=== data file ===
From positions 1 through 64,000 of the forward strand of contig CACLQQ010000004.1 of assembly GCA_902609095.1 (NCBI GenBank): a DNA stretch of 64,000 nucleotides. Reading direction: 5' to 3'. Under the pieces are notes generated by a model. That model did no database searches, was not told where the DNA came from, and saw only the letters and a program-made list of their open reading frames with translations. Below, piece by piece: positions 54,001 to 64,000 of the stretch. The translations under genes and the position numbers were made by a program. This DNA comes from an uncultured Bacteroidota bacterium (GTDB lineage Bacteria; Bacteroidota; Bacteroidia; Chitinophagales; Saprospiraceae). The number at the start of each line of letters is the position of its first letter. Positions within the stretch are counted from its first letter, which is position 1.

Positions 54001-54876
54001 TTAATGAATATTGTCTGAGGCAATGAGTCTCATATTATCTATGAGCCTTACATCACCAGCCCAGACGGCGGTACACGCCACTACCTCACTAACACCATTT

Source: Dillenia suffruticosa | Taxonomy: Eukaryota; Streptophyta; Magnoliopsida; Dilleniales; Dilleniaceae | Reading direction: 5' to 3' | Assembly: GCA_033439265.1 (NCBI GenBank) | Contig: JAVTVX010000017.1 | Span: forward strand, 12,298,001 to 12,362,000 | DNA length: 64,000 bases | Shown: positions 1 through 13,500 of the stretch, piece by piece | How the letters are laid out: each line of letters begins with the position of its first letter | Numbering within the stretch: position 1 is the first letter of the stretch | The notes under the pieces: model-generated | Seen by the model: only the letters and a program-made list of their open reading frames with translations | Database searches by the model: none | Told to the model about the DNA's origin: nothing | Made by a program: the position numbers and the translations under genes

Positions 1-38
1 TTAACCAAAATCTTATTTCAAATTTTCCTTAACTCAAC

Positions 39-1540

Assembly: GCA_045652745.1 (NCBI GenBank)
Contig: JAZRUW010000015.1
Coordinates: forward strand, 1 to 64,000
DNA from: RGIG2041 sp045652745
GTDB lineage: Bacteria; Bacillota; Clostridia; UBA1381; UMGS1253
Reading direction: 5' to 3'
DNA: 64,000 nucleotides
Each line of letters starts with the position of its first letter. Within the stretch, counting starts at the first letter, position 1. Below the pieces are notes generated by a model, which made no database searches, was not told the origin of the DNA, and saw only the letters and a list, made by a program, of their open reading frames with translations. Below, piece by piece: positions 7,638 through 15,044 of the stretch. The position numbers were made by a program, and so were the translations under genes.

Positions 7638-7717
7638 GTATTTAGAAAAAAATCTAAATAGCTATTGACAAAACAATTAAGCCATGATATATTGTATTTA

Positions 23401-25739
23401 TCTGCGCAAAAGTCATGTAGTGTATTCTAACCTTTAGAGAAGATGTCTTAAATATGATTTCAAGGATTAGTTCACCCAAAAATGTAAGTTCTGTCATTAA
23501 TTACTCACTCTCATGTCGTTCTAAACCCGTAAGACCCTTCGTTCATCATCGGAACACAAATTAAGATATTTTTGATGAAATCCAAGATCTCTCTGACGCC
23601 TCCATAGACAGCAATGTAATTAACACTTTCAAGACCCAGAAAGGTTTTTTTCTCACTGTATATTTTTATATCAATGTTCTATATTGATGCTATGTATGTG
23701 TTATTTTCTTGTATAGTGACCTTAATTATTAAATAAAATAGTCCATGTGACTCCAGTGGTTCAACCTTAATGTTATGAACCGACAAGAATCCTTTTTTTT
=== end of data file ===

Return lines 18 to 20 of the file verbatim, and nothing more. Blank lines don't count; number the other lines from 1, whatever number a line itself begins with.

Positions 23401-25739
23401 TCTGCGCAAAAGTCATGTAGTGTATTCTAACCTTTAGAGAAGATGTCTTAAATATGATTTCAAGGATTAGTTCACCCAAAAATGTAAGTTCTGTCATTAA
23501 TTACTCACTCTCATGTCGTTCTAAACCCGTAAGACCCTTCGTTCATCATCGGAACACAAATTAAGATATTTTTGATGAAATCCAAGATCTCTCTGACGCC